Clothes washing mystery solved by physicists

Clothes washing mystery solved by physicists

A fresh water rinse is just as important as washing in detergent for getting your clothes clean, according to physicists in the US and the UK.

They claim that the rinse cycle plays a key role in removing dirt from deep within textiles, by setting up chemical and electrolyte gradients that draw it out. This could lead to the development of more efficient and environmentally friendly washing machines, they add.

Washing machines wash clothes with water mixed with detergent and then rinse them with fresh water before finally spinning them. Washing detergents are surfactants, compounds that lower the surface tension between liquids and other substances, making it easier for them to mix. When washing clothes, they help the water mix with and loosen dirt on the fabric. Conventional understanding is that rinsing then flushes the fabric and washes the dirt away.

Stagnant cores

But, there is a problem with this idea. In most fabrics there are tiny pores that do not allow any significant fluid flow inside them. According to Sangwoo Shin at the University of Hawaii, Patrick Warren of Unilever in the UK and Howard Stone of Princeton University, it should take several hours for micron-sized particles to diffuse out these micrometre-sized pores. Yet significant numbers of particles do leave these pores on much faster time scales. The question as to how this is possible is known in the washing industry as the “stagnant core problem”.

Looking at this problem, the trio noted that when detergent-saturated fabric is exposed to fresh water the surfactant molecules rapidly move out of the stagnant core. They hypothesized that the surfactant gradient established when the fabric is rinsed – with a high concentration of surfactant within the fabric’s pores and a low concentration in the surrounding water – causes the surfactant particles, along with the dirt, to undergo diffusiophoresis, the directed motion of particles up or down a chemical gradient.

To test the theory, the team used a microfluidic channel connected to a set of 50 µm wide, dead-end pores. These pores acted like the stagnant core of a piece of fabric, with little flow into them when a fluid flowed through the channel. They filled the pores with fluorescent, 0.5 µm, polystyrene particles suspended in a surfactant solution. They then flushed the microfluidic channel with a surfactant solution of the same concentration and with a surfactant solution 100-times weaker.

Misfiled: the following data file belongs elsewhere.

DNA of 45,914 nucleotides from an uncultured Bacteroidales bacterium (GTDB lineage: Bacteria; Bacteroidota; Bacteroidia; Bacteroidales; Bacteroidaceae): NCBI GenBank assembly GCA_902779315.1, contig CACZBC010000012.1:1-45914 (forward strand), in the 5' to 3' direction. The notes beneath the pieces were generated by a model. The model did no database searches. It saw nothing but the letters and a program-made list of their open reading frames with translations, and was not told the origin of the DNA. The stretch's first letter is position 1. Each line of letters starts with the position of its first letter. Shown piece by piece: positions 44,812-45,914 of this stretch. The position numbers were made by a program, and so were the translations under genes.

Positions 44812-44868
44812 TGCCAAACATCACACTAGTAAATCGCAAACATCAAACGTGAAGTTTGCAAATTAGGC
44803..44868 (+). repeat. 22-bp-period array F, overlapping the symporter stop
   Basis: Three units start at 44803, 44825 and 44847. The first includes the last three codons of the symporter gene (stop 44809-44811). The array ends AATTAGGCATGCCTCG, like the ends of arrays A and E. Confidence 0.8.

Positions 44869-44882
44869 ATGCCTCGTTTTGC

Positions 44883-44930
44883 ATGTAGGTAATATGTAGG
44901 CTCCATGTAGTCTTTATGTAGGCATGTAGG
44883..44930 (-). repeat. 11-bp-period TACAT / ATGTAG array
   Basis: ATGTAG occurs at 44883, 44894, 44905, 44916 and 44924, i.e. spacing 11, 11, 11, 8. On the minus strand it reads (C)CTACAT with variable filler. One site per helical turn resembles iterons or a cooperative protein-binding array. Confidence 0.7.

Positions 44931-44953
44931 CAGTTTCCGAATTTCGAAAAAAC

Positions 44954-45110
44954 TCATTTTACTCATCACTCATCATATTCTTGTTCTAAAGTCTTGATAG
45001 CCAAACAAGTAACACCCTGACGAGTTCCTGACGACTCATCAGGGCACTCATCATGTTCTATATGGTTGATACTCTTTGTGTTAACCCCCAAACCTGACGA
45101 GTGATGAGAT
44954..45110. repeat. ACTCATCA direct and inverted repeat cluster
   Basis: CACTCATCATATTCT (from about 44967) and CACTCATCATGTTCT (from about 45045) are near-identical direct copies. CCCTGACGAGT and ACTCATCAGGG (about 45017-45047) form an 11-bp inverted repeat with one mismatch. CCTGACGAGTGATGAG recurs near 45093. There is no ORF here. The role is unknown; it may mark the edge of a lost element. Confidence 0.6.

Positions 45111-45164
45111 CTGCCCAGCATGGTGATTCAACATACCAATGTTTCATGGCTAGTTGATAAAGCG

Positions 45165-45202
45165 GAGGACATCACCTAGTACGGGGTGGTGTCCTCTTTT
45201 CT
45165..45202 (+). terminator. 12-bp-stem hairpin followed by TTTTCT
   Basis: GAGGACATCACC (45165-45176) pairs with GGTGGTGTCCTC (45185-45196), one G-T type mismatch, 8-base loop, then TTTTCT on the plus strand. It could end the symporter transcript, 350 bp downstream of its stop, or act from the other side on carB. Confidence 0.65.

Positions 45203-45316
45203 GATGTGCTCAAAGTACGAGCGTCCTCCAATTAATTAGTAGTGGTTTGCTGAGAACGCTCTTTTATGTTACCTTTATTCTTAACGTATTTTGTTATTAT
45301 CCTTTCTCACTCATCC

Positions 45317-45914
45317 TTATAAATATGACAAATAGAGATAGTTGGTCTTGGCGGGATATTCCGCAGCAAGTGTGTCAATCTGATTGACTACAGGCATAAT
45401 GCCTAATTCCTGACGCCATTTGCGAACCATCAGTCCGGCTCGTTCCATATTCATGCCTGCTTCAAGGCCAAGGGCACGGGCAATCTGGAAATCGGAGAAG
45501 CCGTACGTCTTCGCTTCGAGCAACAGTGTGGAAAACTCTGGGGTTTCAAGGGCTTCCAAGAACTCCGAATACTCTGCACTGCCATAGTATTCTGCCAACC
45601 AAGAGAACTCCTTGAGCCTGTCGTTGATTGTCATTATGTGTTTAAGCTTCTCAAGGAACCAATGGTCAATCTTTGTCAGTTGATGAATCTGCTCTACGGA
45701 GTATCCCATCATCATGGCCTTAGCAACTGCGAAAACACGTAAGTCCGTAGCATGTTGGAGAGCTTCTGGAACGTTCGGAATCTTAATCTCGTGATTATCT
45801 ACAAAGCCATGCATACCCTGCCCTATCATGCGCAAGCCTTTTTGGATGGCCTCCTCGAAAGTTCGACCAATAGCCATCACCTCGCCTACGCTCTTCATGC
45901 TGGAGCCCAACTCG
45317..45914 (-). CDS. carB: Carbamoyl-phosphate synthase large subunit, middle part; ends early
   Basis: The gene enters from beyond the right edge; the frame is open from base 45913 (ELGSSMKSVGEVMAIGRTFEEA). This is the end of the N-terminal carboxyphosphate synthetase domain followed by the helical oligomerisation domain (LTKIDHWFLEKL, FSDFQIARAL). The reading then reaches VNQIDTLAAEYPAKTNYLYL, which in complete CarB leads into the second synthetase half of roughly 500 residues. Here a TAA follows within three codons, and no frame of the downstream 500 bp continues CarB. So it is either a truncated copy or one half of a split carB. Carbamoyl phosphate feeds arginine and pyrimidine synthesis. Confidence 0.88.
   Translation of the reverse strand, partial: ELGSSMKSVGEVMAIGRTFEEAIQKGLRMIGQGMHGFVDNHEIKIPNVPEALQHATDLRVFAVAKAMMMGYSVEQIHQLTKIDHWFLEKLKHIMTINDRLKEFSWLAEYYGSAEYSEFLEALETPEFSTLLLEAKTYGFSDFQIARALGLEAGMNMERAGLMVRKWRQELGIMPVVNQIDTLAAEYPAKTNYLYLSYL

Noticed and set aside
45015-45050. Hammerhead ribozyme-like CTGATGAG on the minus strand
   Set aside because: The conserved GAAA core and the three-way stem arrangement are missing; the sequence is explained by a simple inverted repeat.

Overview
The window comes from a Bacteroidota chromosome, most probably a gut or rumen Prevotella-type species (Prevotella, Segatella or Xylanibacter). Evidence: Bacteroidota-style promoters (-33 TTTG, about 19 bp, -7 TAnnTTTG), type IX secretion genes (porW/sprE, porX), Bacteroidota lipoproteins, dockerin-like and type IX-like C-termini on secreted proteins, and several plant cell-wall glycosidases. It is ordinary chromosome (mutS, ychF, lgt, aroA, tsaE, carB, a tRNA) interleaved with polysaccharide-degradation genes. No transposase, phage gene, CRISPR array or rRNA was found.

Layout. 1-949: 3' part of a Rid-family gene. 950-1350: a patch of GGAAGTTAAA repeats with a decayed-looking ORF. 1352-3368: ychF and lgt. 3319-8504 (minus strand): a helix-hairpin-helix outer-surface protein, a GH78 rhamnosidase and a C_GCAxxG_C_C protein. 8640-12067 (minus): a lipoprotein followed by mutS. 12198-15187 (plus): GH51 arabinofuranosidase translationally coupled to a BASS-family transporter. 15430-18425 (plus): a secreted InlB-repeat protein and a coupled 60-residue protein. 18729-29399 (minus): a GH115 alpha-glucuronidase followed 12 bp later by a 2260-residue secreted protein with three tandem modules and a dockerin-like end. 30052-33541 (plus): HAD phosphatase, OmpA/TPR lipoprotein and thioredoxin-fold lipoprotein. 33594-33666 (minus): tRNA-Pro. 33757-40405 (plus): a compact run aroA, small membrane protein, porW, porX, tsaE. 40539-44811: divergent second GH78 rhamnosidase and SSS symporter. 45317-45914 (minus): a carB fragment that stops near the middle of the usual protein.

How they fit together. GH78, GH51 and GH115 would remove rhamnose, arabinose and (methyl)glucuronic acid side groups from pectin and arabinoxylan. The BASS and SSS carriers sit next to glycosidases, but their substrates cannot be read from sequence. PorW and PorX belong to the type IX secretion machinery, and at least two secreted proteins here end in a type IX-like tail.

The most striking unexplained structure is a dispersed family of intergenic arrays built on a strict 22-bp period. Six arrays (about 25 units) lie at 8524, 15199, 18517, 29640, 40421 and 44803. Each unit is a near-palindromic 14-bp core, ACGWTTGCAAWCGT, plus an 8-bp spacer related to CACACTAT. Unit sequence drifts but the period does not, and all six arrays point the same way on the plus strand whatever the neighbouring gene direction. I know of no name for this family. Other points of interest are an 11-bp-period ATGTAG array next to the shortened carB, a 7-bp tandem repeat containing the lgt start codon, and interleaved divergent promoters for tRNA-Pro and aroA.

Electrolyte gradient

The concentrated solution flushed the polystyrene particles out of the entrance to the pores, clearing them to a depth of roughly the width of the pore, but had no impact on the particles deep in the pores. After flushing the entrance of the pores, the weak solution, however, caused the particles in the pores to migrate out into the channel over a period of 10 min. The researchers say that a significant contribution to this diffusiophoresis is electrophoresis, with the low concentration rinse creating a surfactant gradient with an electrolyte gradient that forces particles to migrate out from the core.

Stained fabric after rinsing

The team also tested their theory on fabric. They found that a piece of cotton stained with polystyrene latex is cleaned better and faster when it is rinsed with fresh water after being soaked with detergent, than if it is rinsed with the same detergent solution (see figure).

The surfactant gradient and the resulting diffusiophoresis results in the removal of the stain from the fabric and the polystyrene particles from the pores because the surfactant binds to the particles. This also means that the processes works effectively for most types of dirt and stains.

Similar surfaces

“The surfactant (detergent) strongly adsorbs onto the dirt surface, making them possess similar surface characteristics,” explains Shin. “It is the surface potential that drives the diffusiophoresis, so any substances that have similar surface properties should behave more or less the same.”

We can design a better wash-rinse cycle for optimal cleaning

Sangwoo Shin, University of Hawaii

As well as solving the stagnant core problem, Shin says that the results could help improve washing machines. “Since the current finding suggests that the rinsing is the key player in dirt removal, we can design a better wash-rinse cycle for optimal cleaning,” he told Physics World. “For example, a chaotic, churning motion of the laundry drum might not be essential. This could reduce energy consumption and noise. Multiple rinsing cycle might not be needed, which could save fresh water.”

Shin adds: “This study could also shed light on other similar applications that require the removal of particles and droplets from deep pores through the use of chemical gradients, such as in petroleum production or skin pore cleansing.”

The research is described in Physical Review Applied.

Source: Physics World

David Aragorn

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